Candyman

Candyman ★★★

They love what we make. But not us.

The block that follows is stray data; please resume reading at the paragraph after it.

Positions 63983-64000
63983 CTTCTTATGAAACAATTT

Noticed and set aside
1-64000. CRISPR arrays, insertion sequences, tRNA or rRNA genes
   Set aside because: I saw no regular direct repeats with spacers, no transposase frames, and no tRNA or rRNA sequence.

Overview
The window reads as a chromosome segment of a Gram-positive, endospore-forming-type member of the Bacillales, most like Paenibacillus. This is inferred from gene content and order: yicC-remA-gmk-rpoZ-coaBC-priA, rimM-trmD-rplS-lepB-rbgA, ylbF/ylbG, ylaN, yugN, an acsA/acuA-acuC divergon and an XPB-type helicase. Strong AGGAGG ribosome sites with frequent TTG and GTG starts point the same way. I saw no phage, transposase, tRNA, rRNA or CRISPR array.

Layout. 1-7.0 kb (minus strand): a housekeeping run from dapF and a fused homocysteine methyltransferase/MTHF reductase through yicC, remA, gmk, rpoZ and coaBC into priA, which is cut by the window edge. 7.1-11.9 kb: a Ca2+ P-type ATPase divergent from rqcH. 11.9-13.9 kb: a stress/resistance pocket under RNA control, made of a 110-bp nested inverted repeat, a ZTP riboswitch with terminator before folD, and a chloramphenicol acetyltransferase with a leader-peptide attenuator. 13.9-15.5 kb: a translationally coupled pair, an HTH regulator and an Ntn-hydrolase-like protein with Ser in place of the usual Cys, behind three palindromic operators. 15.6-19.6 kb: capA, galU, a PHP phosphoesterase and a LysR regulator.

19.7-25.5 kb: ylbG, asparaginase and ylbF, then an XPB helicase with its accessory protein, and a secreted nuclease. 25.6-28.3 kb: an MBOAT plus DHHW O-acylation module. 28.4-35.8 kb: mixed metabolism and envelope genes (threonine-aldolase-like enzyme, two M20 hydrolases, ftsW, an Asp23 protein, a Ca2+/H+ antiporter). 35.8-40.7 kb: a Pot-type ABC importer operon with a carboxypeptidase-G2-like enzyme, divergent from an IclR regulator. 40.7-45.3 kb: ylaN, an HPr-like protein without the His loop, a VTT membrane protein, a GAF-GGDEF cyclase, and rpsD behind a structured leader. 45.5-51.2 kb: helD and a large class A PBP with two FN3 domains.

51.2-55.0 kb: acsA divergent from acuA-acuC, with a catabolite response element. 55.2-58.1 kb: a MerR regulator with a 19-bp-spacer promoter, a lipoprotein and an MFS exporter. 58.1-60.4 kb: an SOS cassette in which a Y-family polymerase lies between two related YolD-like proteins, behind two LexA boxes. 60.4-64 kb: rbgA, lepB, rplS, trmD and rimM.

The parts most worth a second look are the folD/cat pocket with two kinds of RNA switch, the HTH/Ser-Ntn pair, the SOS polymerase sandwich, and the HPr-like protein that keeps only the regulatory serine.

Love to see Nia DaCosta driving her passion project. The voice behind it is clear. And I love to see women filmmakers doing horror. It’s one of the things I most like to see. A breezy 90 minute horror with themes and the content for 120 minutes, Candyman is visually sharp and carefully returns a Black horror icon to the cinema. My audience was largely nonplussed, had a couple walkouts, and when it abruptly ended, someone loudly sighed, “that’s it?!” and ran for the doors. Which is a Premium exit strategy but also a fair assessment of a good horror movie missing perhaps one more act that emphasizes the horror of it all. Where it does finish, however, is a fine point to be, with an effective loud bang (I’m so glad to see horror in a theater again!) and strobing lights (I had to put my hand over my eyes for this headache trigger, but not any of the horror.) I hope Nia DaCosta makes films for the cinema for a good long while. Candyman is all potential, and with few regrets. It has some structural problems, but it’s strong enough of an image and overall outcome, that we’ll be saying her name for a good long while, I hope.

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